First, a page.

Waiting for high expectations. That’s what all the good teachers and good schools featured in the “Waiting for …” excellence in education documentary had in common. We can all agree on that.
Waiting for world class standards. Good schools are based on curricular models AND instructional models that are demonstrated to yield results.
Waiting for there to be good teachers in every classroom. Waiting for every child to have access to the curricular models and teachers who will inspire them to be all they can be.
Waiting for accountability.
I feel a little like Geoffrey Canada says he felt when he realized he couldn’t turn the problems with education around as easily as he had hoped the day he started teaching. After a 40+ year career in education, and having made a positive difference in the lives of lots of children, I had still lost hope. It wasn’t enough. As one parent had said to me, “It felt a little like building a beach, one grain of sand at a time.”
This movie both rekindles my hope and exacerbates my worry. Why did I exit the movie crying? Because Bianca, Daisy, Anthony and the other children in the movie each represent so many children like them. I was crying tears for the children whose stories had just touched my heart, but moreover for all the children without guaranteed options.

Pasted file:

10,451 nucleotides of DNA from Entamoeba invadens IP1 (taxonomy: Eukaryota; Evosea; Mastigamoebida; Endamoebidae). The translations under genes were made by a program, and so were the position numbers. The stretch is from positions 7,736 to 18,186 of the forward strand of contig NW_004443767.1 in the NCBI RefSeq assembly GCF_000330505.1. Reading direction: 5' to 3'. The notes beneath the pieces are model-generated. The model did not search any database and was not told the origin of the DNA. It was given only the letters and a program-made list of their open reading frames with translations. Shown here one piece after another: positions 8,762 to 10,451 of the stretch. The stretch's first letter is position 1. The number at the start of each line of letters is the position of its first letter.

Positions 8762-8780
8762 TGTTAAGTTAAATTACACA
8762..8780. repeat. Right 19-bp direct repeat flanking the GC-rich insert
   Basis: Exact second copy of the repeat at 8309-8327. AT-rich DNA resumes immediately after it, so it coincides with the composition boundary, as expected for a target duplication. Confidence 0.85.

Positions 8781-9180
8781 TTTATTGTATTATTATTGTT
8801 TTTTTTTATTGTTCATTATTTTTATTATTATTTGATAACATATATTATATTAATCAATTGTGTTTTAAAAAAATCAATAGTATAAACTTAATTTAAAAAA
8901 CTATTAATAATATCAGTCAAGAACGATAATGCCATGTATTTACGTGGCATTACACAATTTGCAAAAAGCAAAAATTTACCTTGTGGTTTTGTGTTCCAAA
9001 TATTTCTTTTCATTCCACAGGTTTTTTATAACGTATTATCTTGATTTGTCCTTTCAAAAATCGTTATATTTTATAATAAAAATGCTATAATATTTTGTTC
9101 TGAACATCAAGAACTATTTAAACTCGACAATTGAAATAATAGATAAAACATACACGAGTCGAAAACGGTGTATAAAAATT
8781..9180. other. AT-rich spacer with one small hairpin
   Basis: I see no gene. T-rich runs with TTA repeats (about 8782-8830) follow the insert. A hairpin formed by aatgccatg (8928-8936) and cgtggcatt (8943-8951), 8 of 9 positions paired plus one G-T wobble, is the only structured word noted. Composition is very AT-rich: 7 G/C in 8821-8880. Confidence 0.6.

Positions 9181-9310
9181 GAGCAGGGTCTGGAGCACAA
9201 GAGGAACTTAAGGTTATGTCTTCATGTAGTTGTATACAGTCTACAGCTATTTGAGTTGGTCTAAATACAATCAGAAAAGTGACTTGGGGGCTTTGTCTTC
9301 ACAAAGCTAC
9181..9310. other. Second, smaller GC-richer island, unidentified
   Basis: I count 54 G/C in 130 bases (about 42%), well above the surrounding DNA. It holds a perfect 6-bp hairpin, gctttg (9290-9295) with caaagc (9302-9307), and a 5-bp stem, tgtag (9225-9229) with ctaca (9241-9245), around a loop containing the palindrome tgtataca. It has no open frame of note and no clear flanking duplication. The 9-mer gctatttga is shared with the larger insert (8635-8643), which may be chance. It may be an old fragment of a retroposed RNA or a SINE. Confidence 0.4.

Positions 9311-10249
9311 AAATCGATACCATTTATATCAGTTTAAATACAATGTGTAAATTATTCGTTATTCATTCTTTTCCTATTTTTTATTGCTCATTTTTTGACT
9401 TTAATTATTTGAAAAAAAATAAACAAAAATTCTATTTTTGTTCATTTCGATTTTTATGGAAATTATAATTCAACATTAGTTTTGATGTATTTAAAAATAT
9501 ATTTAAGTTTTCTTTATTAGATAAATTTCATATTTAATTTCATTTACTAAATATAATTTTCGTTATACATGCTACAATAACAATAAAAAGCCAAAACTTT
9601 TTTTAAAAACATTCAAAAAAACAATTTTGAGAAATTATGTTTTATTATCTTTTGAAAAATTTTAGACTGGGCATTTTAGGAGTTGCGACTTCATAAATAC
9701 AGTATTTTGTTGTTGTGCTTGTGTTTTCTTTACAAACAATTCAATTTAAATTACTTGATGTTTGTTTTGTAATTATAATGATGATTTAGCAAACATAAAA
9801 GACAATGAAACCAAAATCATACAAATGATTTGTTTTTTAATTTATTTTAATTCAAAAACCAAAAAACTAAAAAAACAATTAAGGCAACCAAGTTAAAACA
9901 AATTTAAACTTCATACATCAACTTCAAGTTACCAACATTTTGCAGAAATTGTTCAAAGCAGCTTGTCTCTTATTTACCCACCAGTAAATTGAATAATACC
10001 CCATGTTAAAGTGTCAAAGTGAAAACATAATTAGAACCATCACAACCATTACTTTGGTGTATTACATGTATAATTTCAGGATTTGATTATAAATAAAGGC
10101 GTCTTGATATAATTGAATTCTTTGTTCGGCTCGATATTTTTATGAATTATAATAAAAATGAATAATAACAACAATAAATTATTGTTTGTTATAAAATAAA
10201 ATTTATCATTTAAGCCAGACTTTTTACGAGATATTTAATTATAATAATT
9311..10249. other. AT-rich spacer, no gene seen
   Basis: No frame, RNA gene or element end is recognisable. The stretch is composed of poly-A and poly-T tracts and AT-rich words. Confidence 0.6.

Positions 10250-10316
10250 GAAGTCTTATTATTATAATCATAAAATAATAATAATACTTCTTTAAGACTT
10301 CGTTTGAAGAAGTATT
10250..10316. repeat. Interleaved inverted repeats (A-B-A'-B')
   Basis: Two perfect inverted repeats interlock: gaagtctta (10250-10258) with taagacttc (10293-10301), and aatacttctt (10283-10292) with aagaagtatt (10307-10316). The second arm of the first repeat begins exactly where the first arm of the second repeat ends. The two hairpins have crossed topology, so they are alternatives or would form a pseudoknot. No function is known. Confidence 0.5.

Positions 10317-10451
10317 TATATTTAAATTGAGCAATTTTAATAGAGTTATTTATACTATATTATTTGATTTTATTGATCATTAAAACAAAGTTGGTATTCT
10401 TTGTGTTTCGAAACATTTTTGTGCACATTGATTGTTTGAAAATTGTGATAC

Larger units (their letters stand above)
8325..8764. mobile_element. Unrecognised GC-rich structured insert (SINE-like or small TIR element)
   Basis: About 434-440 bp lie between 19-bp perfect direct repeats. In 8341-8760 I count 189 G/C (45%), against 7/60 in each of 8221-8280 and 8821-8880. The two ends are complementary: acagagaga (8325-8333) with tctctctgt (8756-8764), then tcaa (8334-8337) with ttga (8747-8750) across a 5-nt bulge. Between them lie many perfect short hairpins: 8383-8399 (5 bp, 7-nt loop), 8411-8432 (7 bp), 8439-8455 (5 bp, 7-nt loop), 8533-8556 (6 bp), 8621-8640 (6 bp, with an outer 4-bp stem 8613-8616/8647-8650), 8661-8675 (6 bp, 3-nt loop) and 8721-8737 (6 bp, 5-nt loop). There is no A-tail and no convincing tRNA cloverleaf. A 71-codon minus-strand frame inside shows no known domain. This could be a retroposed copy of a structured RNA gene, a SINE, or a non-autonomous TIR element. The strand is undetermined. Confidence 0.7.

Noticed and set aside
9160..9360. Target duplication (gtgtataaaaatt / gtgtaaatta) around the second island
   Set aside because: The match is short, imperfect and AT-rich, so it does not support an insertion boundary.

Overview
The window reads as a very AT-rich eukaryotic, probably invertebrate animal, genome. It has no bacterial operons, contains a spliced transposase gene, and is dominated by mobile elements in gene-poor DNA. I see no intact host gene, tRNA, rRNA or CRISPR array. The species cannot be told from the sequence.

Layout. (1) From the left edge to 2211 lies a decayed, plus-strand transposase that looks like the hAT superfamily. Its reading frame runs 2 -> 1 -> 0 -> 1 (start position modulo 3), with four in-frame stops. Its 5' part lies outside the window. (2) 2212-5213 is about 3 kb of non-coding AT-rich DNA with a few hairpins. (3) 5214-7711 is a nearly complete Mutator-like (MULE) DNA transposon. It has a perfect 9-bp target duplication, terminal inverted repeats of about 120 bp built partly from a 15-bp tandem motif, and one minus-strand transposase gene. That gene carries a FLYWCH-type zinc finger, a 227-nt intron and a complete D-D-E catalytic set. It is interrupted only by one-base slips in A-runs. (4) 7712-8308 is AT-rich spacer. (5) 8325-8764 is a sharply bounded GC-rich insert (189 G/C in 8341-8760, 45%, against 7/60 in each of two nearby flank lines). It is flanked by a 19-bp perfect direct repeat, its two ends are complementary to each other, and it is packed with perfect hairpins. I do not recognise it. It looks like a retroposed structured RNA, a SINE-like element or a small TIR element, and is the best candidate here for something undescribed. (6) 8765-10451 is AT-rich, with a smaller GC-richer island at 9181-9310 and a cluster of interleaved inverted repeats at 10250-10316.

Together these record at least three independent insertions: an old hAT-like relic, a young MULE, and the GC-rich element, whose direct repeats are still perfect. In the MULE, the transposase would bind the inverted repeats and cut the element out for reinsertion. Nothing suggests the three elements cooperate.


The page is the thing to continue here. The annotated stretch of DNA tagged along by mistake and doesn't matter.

We are asked to act. Beyond what I am already doing in taking my WCATY message to the next generations through children’s books and parenting support, I resolve to take these steps:
- I join the team of concerned citizens who will work with Kaleem Caire and the Madison Urban League toward the goal of opening a top notch school for boys who are not making it in the system – Madison Prep.
- I pledge to share my background in instructional philosophies and models that go beyond world class curriculum in setting the stage for excellence in education, i.e., my message to Madison Prep is the same as it was to Madison Country Day School: World class curriculum is great, but it is just the base. Individual pacing and relevancy, high expectations, inspiring teaching, supported learning, accountability … these must all be added to the curricular base.
- I will continue to establish mentor programs and/or work as a mentor when that is the best choice for making a difference. In particular, as I left the movie theater, I thought, “Madison Prep, if it is over-subscribed as I expect it will be, will have the same problem as the great schools in the movie that were portrayed as using a lottery system of selection. Maybe what we need are mentors for all the children who DON’T get selected.” Maybe the students and parents of the students who do get selected could become a part of the mentor team. This is an idea that excites me. We’ll see where it goes.